The belief and experience of Quakers is that the whole of life should be as sacred as the time spent in Meeting for Worship. This has led to much practical work on important issues.
The belief in "that of God in everyone" leads us to oppose war. From our earliest history we have been openly against the use of violence to solve human problems. In 1651 George Fox, the most prominent of our founders was offered a captaincy in the Commonwealth army, but he refused the offer, saying that he "lived in the virtue of that life and power that took away the occasion of all wars".
Today Quakers are engaged in:
We are active in promoting these purposes at local, national and international levels. There are Quaker offices in New York, Geneva, and Brussels, which work with the United Nations and European institutions. Recent campaigns have tackled land mines, conscientious objection to military service, and the use of child soldiers.
Quakers have supported and campaigned for many other causes which encourage respect and dignity for people otherwise abandoned. More than two hundred years ago Quakers were campaigning against slavery, and current work concerns prison reform, homelessness, and poverty in Britain.
Quakers in Wirral and Chester are working to support many activities and campaigns for a better world. Check out the links below to find out what is going on.
Chester Quaker Meeting is a member of CWDF, a partnership of local groups and individuals who are committed to working for the worldwide ending of poverty and hunger, through sustainable development. CWDF usually meets once every two months, normally at the Unity Centre in Cuppin Street, CH1. For information on future meetings and other events, please see chesterwdf.org.uk/events/.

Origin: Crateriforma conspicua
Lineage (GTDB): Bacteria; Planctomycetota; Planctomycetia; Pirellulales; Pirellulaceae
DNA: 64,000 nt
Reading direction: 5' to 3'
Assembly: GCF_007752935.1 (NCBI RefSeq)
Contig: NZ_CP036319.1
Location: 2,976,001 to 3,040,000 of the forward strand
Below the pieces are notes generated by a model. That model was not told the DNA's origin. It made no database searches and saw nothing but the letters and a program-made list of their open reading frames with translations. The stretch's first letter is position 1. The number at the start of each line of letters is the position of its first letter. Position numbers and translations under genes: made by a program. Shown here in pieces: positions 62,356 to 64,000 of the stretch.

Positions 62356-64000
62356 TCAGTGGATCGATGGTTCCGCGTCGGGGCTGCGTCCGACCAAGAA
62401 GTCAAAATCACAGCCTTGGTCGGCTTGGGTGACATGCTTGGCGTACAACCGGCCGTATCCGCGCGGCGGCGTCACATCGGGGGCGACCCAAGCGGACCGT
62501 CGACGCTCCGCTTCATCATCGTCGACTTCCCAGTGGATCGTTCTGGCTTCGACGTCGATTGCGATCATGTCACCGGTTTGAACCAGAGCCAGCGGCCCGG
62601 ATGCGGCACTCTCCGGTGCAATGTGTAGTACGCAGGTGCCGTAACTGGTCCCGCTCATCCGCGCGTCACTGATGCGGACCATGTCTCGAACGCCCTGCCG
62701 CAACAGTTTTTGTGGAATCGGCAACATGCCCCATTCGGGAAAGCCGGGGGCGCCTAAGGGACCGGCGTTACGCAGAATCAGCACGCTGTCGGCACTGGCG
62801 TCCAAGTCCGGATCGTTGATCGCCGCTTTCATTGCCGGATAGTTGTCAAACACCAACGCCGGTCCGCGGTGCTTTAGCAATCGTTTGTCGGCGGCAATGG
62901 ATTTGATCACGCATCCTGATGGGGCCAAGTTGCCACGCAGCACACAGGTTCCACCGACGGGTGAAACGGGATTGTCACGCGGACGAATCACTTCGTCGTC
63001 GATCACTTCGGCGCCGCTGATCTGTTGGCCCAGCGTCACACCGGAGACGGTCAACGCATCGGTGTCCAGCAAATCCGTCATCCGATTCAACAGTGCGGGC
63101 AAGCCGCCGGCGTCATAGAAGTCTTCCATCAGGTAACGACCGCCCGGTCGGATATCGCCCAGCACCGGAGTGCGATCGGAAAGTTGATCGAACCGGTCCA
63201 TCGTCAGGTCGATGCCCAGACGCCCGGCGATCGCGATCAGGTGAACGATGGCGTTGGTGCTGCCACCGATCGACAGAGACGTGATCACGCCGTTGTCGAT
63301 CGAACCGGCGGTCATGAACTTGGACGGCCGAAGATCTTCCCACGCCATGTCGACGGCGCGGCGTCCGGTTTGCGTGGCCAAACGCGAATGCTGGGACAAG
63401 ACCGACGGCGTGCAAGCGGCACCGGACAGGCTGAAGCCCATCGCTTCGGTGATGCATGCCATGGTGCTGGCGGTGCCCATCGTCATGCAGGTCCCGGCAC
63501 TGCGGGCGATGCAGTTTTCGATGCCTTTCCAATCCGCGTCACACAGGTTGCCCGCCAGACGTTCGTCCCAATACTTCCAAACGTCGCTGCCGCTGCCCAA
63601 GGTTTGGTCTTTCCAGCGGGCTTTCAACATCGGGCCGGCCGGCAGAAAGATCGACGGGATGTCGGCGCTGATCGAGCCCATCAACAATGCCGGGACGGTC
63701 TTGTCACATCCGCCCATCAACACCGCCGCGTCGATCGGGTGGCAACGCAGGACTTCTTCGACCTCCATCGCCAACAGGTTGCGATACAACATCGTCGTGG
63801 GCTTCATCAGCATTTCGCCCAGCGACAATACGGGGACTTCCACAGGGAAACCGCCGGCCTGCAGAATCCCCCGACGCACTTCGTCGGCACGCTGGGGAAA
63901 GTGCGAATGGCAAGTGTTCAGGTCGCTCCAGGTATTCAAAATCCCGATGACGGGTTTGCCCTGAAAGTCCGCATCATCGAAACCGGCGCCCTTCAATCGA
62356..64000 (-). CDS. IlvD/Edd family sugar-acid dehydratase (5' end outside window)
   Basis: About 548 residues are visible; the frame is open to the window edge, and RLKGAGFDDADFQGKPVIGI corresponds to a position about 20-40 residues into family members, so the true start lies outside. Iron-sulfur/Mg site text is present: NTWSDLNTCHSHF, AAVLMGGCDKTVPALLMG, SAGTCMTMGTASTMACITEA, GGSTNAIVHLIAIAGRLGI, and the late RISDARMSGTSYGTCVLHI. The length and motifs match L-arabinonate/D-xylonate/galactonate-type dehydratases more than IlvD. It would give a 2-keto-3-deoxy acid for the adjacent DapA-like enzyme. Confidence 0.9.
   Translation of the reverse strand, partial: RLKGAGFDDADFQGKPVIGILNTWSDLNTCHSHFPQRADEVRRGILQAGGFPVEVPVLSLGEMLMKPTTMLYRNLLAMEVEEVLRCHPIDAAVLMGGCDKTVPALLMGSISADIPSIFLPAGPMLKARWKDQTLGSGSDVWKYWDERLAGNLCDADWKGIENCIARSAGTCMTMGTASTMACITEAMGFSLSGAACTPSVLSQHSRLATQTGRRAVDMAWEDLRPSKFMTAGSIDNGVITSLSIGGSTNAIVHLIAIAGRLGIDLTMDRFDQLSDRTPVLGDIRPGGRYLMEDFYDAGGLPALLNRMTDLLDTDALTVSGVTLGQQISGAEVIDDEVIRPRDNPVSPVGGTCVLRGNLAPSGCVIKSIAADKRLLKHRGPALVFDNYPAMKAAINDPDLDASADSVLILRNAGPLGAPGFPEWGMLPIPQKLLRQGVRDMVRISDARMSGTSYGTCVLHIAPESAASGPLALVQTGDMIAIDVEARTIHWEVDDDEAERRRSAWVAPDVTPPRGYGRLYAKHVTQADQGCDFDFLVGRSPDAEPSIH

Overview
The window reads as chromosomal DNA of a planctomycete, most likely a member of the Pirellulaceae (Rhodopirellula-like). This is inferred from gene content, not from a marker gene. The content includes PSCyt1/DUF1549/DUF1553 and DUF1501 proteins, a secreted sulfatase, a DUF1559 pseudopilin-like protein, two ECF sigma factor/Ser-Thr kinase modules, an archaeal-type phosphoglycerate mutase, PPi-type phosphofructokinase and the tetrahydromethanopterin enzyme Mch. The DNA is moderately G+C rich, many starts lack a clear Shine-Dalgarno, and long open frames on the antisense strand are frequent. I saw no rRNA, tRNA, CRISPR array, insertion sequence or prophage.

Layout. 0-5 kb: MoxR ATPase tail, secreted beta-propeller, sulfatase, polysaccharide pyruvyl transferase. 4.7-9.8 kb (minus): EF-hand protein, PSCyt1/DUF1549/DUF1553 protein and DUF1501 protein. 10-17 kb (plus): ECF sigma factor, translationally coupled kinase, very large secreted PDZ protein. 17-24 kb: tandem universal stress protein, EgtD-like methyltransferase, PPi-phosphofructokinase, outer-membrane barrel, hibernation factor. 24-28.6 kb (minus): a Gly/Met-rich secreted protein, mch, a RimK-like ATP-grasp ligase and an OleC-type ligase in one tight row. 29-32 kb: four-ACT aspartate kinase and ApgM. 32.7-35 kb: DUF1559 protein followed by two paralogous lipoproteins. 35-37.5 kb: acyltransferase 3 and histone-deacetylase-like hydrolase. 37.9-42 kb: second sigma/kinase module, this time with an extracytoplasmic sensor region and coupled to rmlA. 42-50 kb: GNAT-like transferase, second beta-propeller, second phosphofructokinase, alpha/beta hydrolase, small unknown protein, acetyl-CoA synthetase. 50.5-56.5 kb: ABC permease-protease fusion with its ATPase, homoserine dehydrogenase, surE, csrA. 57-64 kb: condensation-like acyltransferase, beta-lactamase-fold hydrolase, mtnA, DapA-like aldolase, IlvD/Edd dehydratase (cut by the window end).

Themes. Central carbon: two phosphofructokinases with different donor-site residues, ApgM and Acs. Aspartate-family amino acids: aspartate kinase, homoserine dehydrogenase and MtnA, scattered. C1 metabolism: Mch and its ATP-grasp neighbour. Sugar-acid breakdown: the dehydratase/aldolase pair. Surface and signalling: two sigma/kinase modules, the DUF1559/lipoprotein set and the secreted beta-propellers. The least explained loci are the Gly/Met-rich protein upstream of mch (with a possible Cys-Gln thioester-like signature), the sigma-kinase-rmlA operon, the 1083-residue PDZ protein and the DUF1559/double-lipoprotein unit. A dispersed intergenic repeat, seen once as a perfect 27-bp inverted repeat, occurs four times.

Their aim ever since 1913 is 'to advise and encourage Friends, and through them their fellow citizens, in the active promotion of peace in all its height and breadth'.
For more information have a look at the Northern Friends Peace Board website
The Ecumenical Accompaniment Programme in Palestine and Israel is a World Council of Churches (WCC) initiative to accompany Palestinians and Israelis in their nonviolent actions to end the occupation.
The main activities of EAPPI are monitoring and reporting violations of human rights and international humanitarian law, and supporting acts of nonviolent resistance alongside local Palestinian and Israeli activists.
There's more information on the EAPPI website.
Quaker Concern for Animals witnesses to the divine in all creation and works for the protection of animals and the promotion of their rights. We take a spiritual yet practical approach and are committed to the defence of our fellow species, whilst appealing to that of God in everyone. We campaign peacefully, wherever we feel our voice might make a difference, working towards that time when the eyes of human animals are fully open to the suffering of all of God’s creation.
There's lots more on the Quaker Concern for Animals website.
QARN works to change the way that Refugees and Asylum Seekers are treated, to ensure that justice and compassion are the guiding principles. You'll find more details on the QARN website.
This is an informal network of Quakers based in the UK who have an interest in the criminal justice system. It offers mutual support for Quakers working in various branches of the system and helps to inform them (and thereby their Meetings) about current penal issues. For more information, please see the QICJ website.
This memorial ceremony helps us remember the victims of the atomic bombs dropped on Hiroshima and Nagasaki in 1945. It takes place each year at 8 pm on 6 August by the bandstand in the Groves in Chester. It includes readings and the dropping of white flowers on the river.
For more information please contact Dai Owen by email: email@example.com